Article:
My dreams tend to be incredibly real. Sometimes when I am verging on true lucidity I stop and and gaze around in amazement at the reality of the scene and lucidity is left hanging out there in the balance. At times like these, my awareness of self connects me back to my body and lucidity once again blooms.
      Except that there is no body in dreams, only a DC body that you may or may not be occupying at the time. Connecting with that, and coming to use it as a primary tool, could lead you to a place where lucidity depends on a separation of your self from the dream, which might hold back your growth and lead, possibly, to false lucids about regrouping in your DC body. This same warning holds if it is your physical body you are connecting to, BTW (just remembering your sleeping body is enough, I think; no need to retreat to it).

      Also, as an aside: There is a reason dreams tend to seem incredibly real which has nothing to do with lucidity: the imagery you are seeing in a dream is created without having to move first through the filters of your physical perception, so they have an opportunity to be quite pure. The imagery is probably just as clear in NLD's, but the reason they seem so much more clear during LD's is because in NLD's, you really don't care because that's the way it's supposed to be, but when lucid you're consciously witnessing the precision. Instead of separating, why not be amazed that such imagery exists in your imagination, and that this beauty is a part of you?



      Last edited by Sageous; 08-29-2019 at 12:06 AM.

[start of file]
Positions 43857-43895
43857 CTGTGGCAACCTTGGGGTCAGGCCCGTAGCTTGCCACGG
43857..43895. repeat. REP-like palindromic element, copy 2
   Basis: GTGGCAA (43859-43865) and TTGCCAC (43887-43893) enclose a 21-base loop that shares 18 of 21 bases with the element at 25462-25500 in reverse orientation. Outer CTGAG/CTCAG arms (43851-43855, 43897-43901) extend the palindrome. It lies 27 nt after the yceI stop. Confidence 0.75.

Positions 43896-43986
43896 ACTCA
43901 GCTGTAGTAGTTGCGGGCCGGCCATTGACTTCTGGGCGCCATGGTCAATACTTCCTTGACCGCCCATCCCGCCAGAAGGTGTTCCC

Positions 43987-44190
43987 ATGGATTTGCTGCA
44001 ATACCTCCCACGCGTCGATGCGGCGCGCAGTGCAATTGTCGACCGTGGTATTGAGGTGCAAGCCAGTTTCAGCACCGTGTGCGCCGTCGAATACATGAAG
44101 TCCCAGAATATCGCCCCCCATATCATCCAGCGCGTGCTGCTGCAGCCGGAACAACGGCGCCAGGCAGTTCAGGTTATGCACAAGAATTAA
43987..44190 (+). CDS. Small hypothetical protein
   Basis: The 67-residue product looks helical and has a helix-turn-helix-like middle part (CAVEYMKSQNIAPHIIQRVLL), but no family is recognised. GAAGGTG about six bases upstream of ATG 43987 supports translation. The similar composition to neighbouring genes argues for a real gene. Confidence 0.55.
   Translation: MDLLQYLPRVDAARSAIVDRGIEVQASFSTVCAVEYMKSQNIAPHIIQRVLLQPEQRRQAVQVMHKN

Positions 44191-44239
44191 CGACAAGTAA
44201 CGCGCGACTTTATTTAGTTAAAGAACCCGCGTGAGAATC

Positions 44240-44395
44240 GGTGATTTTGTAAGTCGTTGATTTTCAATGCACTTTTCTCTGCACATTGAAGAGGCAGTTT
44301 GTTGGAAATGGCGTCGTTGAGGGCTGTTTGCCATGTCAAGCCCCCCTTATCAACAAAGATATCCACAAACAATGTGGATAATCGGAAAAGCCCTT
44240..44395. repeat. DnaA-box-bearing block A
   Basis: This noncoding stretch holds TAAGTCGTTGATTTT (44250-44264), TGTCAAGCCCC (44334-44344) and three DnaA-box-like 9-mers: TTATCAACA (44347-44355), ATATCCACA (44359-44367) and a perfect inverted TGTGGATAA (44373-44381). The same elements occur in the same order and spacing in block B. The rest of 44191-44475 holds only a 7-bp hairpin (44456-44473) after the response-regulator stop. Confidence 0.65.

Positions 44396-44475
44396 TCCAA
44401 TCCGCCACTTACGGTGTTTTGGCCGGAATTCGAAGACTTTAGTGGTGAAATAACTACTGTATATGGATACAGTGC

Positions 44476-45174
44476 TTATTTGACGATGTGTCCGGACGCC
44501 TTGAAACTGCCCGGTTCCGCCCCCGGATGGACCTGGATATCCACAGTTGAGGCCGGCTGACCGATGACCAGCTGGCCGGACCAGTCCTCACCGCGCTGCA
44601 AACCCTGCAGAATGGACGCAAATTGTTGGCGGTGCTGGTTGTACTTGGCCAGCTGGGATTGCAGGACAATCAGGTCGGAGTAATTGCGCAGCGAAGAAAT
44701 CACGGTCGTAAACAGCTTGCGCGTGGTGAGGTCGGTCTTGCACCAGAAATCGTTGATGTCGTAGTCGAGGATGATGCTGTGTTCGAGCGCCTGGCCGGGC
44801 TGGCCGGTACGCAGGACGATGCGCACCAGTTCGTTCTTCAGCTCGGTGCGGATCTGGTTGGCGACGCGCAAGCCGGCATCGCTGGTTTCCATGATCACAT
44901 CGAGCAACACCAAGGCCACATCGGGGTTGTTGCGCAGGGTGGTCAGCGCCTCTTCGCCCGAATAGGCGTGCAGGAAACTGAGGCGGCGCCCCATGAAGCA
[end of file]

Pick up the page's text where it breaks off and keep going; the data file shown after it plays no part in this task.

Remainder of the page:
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    23. #98
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      Well, this is a bit nostalgic...

      For me, self-awareness is all about context and relevance. I seem to remember some years ago Sageous saying something about how he always, or at least very often, has a certain awareness that he is dreaming even though he may not be lucid at the time. This struck me then because I have the same experience, and it never fades, whether I am actively practicing during the day or not. It has been this way long enough for me to observe over time the points at which this awareness becomes apparent in the dream, and it always involves relevance and context; that is, it is relevant to myself and how I interact with the world.

      Quote Originally Posted by Sageous View Post
      If your self-awareness is strong, and you bring it into a dream, then you will immediately know you are dreaming because the nature of your interaction with reality has changed dramatically.
      This is exactly what I mean.

      Understand as well, I used to practice all sorts of "types" of awareness during the day. In the end I wouldn't say most of it was useless or ineffective, just that most of it was probably superfluous, or less effective as far as becoming lucid is concerned. When I came to this forum and read some of Sageous's posts on awareness, it confirmed what I was only beginning to suspect; that all of the practices I was doing in context were probably the most useful. Since then I have been able to observe this enough to be fairly certain.

      None of this is to say that other, whether environmental or inward, practices of awareness did not have uses for other aspects such as control. Having better control over your mind/attention is always helpful.
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      Quote Originally Posted by Sageous View Post
      And don't get me started on my opinion of translating logistical quirks in quantum physics experiments into observations done in full-scale waking-life reality. Yes, a subatomic particle's/wave's state is defined when it is observed, but to me that does not -- and should not -- translate to larger objects because, well, it doesn't.
      You'll have to forgive these random musings of mine.

      Quote Originally Posted by Sageous View Post
      Creating a system of duality in a dream (which is basically what it seems you are doing) may prevent you from fully realizing that the entire dream is you, with no separations, and not realizing that might prevent you from fully exploring the nature and potentials of your dreams.